PRINT March 2008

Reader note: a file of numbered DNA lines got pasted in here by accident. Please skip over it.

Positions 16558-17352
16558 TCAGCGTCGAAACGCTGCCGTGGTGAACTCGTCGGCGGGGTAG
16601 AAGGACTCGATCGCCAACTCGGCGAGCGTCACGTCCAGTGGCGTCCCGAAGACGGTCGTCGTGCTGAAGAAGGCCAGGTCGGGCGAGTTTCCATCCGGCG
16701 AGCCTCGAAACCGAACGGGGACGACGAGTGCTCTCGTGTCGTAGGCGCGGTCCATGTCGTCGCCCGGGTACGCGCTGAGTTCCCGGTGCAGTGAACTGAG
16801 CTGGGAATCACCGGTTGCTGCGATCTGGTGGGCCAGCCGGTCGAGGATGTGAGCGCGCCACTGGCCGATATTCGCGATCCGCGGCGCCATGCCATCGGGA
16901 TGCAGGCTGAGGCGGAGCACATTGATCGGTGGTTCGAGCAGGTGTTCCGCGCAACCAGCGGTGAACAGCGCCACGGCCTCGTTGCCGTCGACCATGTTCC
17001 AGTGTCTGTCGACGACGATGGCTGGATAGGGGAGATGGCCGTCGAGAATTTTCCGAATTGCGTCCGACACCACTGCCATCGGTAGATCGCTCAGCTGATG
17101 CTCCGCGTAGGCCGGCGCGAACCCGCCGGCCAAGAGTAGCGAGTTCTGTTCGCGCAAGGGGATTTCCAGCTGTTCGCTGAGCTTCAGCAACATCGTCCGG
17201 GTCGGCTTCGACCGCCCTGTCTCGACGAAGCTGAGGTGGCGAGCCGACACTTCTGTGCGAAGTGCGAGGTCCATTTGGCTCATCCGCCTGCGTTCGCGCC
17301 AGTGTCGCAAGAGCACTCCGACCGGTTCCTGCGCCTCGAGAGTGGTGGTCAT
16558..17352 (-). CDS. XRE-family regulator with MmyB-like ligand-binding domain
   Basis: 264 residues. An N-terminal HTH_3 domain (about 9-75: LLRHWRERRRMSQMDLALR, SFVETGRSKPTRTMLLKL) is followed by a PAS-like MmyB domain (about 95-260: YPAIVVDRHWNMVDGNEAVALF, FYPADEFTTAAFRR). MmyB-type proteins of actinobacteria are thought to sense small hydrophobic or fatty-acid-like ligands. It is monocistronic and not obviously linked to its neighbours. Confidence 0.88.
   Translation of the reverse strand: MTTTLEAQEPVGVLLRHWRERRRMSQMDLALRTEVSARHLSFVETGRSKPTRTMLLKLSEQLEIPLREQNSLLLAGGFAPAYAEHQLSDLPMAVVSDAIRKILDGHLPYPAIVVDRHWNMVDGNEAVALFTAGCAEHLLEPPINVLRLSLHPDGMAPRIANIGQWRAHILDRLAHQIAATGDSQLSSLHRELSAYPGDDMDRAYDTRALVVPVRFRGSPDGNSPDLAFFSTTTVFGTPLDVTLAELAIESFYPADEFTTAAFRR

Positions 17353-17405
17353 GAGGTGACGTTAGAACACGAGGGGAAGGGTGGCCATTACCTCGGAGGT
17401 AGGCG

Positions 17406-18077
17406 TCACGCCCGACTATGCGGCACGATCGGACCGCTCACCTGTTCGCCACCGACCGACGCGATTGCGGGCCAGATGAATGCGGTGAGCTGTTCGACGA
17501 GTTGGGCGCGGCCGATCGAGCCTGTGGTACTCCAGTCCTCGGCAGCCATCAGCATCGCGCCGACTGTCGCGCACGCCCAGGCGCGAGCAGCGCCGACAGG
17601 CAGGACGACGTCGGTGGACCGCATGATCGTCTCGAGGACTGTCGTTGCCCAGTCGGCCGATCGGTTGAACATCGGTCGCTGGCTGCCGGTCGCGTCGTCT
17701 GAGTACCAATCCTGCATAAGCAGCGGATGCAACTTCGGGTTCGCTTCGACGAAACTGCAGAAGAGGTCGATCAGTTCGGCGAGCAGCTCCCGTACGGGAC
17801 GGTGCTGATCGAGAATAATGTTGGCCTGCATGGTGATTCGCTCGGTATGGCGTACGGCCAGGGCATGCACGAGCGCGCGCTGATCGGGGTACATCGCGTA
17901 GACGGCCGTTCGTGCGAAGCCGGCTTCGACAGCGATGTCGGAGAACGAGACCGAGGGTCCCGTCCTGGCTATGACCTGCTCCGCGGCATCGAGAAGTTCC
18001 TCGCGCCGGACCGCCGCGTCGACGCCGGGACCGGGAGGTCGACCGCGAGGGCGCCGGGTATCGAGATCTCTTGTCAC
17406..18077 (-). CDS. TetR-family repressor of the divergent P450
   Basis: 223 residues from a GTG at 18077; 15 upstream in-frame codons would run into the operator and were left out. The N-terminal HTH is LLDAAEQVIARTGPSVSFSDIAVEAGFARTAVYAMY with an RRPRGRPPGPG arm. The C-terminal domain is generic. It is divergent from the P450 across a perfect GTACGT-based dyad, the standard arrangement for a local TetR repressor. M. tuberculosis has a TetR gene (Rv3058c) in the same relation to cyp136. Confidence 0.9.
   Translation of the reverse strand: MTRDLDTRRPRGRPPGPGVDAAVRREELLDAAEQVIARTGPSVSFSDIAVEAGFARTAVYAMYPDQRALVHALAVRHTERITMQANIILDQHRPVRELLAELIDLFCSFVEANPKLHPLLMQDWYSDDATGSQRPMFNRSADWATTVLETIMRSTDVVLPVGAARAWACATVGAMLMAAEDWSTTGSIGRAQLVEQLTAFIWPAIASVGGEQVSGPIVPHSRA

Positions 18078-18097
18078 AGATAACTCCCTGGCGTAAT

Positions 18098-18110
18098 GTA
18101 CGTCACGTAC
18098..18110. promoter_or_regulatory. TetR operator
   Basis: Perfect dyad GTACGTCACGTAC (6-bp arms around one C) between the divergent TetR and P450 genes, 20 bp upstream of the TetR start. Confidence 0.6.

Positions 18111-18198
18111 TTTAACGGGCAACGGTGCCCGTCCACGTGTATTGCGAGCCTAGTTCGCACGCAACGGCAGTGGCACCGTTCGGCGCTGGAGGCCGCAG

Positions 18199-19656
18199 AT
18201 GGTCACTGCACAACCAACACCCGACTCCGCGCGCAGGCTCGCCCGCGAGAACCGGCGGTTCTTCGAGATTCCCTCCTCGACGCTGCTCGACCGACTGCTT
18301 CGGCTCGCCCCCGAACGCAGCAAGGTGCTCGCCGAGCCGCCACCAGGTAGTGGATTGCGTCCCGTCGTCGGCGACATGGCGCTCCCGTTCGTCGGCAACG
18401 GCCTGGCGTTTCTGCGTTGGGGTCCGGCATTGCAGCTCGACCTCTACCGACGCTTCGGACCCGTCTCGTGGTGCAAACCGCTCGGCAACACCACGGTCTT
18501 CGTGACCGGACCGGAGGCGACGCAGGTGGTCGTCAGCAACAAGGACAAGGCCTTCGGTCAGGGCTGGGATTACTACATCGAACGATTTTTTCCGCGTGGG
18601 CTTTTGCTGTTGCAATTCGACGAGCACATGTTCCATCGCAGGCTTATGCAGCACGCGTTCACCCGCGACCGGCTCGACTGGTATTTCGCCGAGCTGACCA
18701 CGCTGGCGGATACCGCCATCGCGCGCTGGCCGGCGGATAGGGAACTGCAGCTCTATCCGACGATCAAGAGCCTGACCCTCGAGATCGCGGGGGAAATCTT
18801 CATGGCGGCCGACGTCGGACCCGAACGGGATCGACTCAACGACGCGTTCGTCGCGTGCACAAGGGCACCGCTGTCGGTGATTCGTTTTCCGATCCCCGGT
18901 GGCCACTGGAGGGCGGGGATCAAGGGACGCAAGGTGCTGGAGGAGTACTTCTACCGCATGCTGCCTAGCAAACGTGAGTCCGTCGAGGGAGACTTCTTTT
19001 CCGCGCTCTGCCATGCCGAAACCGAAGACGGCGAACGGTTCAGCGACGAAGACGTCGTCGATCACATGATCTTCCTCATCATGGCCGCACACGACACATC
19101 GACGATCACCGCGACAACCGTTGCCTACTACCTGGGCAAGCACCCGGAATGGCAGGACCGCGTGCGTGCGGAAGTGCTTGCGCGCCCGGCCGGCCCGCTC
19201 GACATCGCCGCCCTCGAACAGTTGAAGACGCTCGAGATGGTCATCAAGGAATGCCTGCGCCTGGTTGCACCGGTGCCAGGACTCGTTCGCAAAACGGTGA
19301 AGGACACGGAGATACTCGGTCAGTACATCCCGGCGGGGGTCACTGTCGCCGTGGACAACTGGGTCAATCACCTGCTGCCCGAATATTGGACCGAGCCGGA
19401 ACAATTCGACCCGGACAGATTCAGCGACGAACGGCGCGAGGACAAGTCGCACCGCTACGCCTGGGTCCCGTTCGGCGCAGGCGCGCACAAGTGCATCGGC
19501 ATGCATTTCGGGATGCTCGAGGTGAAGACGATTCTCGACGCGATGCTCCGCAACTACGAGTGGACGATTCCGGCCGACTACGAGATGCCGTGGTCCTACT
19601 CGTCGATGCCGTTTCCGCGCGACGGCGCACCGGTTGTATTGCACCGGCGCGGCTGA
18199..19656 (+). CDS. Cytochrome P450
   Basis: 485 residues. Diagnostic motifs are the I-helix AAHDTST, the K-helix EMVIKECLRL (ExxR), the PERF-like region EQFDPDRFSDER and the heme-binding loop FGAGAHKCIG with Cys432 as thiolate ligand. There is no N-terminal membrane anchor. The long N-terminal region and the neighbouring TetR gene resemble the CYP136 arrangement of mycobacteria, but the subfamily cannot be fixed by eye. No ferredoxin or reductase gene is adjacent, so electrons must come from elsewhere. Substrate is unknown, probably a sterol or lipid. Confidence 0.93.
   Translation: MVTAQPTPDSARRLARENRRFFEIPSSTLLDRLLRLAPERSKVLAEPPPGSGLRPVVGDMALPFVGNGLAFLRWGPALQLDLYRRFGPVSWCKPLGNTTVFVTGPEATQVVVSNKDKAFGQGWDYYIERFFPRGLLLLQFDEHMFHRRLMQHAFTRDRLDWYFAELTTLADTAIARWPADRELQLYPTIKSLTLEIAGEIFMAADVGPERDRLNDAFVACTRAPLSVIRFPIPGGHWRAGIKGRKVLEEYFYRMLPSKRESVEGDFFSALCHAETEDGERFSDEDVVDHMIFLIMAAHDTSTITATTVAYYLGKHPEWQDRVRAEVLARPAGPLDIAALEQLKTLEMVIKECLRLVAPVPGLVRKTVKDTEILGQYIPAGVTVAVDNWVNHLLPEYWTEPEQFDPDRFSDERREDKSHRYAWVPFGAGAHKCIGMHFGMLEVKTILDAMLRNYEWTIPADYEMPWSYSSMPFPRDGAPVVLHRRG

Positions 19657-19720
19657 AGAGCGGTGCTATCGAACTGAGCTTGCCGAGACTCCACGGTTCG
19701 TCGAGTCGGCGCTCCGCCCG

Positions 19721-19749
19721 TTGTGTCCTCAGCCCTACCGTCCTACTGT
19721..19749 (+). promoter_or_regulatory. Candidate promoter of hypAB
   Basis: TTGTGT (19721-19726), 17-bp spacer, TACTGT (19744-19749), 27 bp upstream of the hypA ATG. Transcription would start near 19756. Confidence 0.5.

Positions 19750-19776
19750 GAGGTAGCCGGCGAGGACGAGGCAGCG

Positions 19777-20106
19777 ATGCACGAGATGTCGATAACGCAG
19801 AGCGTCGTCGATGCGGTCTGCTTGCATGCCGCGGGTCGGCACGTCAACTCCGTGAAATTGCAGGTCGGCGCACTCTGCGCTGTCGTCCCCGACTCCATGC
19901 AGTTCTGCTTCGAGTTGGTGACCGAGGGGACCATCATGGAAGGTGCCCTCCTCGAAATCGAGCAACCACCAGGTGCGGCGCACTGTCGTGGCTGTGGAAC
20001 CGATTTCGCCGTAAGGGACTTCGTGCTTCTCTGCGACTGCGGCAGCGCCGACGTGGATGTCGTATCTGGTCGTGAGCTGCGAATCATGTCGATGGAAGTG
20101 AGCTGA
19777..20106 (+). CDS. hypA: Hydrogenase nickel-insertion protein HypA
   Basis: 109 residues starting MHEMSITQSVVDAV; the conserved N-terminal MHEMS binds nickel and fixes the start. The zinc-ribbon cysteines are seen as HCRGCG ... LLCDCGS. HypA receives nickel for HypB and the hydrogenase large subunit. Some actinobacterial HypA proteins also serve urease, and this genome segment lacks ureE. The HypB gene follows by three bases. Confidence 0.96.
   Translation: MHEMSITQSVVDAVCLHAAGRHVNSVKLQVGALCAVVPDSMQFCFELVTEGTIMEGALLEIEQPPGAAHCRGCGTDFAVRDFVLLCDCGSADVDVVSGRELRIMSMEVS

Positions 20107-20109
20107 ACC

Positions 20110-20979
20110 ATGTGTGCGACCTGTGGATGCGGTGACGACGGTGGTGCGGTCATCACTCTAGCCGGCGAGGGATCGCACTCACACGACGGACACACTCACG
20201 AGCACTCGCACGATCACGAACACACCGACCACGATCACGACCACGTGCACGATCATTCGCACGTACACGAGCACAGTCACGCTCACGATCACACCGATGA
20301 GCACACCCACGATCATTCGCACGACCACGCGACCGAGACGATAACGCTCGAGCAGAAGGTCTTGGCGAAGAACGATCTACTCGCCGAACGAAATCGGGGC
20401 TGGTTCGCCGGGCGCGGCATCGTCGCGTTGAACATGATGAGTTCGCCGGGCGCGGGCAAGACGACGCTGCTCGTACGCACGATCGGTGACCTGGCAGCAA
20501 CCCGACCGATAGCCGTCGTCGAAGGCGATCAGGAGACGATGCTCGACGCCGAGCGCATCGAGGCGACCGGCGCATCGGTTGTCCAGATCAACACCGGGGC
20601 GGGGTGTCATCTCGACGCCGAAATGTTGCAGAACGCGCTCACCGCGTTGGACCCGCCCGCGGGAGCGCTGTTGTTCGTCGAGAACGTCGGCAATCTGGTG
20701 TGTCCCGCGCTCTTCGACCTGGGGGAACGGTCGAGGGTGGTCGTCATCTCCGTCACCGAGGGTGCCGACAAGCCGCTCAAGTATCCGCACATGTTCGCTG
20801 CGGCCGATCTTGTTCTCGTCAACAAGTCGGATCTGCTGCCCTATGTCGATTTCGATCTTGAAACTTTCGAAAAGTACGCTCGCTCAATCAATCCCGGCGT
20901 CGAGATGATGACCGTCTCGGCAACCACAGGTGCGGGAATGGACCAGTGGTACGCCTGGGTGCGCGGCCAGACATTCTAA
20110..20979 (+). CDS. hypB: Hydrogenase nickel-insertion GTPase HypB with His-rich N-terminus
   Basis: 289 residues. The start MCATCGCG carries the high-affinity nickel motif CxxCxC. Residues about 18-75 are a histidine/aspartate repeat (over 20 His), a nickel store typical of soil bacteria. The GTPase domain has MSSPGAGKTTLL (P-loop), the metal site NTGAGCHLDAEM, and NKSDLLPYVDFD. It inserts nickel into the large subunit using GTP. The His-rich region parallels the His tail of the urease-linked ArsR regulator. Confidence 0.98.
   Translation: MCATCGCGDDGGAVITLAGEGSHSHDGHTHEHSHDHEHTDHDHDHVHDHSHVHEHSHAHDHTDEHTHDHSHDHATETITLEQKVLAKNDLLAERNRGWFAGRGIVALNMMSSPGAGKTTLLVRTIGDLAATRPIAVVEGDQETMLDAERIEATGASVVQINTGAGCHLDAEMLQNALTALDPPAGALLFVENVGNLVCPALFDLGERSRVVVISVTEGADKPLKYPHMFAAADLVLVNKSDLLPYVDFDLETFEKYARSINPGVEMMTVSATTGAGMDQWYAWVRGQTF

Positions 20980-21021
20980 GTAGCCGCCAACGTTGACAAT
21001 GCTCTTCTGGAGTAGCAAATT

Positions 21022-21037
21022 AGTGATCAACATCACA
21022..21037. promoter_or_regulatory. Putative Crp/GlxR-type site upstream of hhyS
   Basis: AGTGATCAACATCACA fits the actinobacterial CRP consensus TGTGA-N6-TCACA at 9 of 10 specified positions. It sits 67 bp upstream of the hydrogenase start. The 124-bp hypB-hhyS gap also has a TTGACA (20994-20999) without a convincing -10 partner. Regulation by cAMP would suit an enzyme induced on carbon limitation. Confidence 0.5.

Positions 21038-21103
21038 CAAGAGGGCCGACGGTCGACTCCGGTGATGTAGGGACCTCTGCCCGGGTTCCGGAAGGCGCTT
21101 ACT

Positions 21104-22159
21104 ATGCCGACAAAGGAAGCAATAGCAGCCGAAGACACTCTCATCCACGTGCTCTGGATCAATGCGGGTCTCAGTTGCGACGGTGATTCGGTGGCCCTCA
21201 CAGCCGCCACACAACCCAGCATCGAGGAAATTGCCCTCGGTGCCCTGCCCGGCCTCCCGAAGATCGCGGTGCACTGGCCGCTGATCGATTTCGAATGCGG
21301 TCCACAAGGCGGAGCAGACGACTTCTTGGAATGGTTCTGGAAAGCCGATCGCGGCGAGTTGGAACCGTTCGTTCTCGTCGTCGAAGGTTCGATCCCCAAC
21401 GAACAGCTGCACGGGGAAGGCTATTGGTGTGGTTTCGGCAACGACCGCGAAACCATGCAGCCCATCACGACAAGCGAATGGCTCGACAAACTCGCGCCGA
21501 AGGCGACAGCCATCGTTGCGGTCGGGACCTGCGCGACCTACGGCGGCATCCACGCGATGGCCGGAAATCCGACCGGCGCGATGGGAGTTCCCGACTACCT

THERE ARE MANY TERMS in the lexicon of not quite: tentative, provisional, diffident. None of these describe Karla Black. To be sure, there is a natural fragility to her base materials (brown paper, sugar paper, cellophane, glass, polyethylene), and much that she applies to their surfaces is amorphous (chalk and plaster dust, petroleum jelly, makeup, foot spray, hair spray). But the spatial command of her work is authoritative. This has been so from the start of Black’s career, when she focused on performance. I first encountered her at this stage, at the end of the 1990s; she was a student at the Glasgow School of Art, where she had made a video of herself grappling with a large quantity of bread dough. Speaking of this work now, Black acknowledges the important example provided by the performances of Bobby Baker, which are structured around endlessly repeated domestic activities such as

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